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Before we discuss the new Bushnell Elite Tactical XRS II 4.5-30x50mm, let’s build some context.

If you’ve ever been shopping for an engagement ring, you probably know the ring should cost you so many months of salary, or in some cases years of salary … depending on how smitten you are. Nonetheless, some of you have or will try to get by with less expensive options, hoping for a positive and acceptable outcome.

You could and should apply this mentality to rifle optics. Regardless of the rifle you own, if you want a satisfying, precision-shooting relationship, you’ll want to consider superior optics. And if I’m bing honest, these too can cost a few months salary or maybe even more. But I can assure you spending money here will bring you happiness, and perhaps even more than the person you bought the ring for.

In case you didn’t know, Bushnell has been on a seriously aggressive path with the introduction of its Elite Tactical line of riflescopes. This brand extension ushered in new levels of quality and performance that got people paying attention, to what was previously just another name in also-ran hunting riflescopes, this guy included.

Bushnell Tapped the Pros

The latest offering in the line of souped-up, rethought products is the Bushnell Elite Tactical XRS II. The XRS II is what happens when a company reaches out to some of the most accomplished shooters out there and actually listens to the feedback they are given. “We polled the top shooters in the PRS circuit, as well as our pro shooters … we listened”, says Jacob Edson, product master of the Elite Tactical line.

The XRS II has the largest range of magnification that Bushnell currently makes but doesn’t come at a penalty of excessive weight or poor optical clarity. The XRS II is one of the lightest scopes on the market for this magnification range, weighing in at 2.38 pounds. It also features ED Prime glass with Bushnell’s exclusive EXO barrier that resists water, oil and scratches. It also greatly resists fogging up, thus giving the shooter a big advantage in less than ideal weather conditions.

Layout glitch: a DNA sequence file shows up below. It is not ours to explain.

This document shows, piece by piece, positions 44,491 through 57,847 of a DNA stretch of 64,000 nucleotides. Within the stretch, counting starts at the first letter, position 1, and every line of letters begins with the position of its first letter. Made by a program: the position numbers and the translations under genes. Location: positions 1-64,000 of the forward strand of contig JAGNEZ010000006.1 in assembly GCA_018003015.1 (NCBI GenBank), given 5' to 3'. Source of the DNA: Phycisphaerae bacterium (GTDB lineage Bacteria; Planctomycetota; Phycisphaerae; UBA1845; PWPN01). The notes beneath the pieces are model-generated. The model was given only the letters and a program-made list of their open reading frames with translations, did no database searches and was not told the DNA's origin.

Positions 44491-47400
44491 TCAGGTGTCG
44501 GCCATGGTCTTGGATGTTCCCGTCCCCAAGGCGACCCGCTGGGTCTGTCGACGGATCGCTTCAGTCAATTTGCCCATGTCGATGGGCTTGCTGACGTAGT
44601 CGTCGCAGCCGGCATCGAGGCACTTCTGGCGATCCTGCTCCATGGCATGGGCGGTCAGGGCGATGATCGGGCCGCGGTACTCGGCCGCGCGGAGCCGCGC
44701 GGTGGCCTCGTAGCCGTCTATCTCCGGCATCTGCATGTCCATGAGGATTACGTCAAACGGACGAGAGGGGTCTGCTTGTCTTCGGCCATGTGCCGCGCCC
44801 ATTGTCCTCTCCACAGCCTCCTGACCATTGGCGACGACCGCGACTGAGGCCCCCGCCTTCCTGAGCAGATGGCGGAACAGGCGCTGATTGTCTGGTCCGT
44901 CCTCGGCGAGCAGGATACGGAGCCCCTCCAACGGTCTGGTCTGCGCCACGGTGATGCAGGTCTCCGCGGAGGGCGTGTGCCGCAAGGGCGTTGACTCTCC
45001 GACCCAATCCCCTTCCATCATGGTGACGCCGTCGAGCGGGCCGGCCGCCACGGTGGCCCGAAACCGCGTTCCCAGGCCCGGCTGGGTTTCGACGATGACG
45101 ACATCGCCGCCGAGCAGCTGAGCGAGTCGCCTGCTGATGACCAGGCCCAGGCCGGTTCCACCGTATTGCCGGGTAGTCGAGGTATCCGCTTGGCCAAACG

High-Grade Functionality

While glass is important, we don’t hear enough about consistent and accurate tracking. This is one of my greatest concerns in an optic, because if you’re dialing for elevation (or windage) and those clicks aren’t concise, you’ll have a problem that you may never be able to diagnose. Heck, you might even sell your rifle or change your ammo because you think it doesn’t shoot, when in fact it could be an optic that doesn’t track properly. Edson told me the tracking is extremely accurate on the XRS II because of design and extremely tight tolerances that are kept by the Elite Tactical line.

Another benefit that the XRS II has is its easy-to-use RevLimiter Zero Stop. This is also a feature that can be overlooked. I fully expect to be whipping out user manuals every time I want to set a zero stop regardless of manufacturer. The XRS II also has a pop-up, locking wind turret and locking diopter, as well as a magnification throw lever included.

Bushnell Elite Tactical XRS II: High Price, High Value

Getting back to my original point on price—the XRS II retails for $2,299.99 to $2,399.99. That’s not cheap, nor should a truly high-quality riflescope of this capability be. When it comes to optics, taking shortcuts will always cost you more money and headache in the end.

If all this isn’t enough to convince you to pony up the bills for a good optic, keep this in mind: this year’s King of the 2 Mile ELR match winner used a Bushnell Elite Tactical XRS II on his .416 Barret. He had to dial 35 mils of elevation from his 1,000-yard-zero. Still think that tracking isn’t important? You get what you pay for. As such, the Bushnell Elite Tactical XRS II is a solid and dependable choice for the discerning precision shooter.

You can find the XRS II at bushnell.com.

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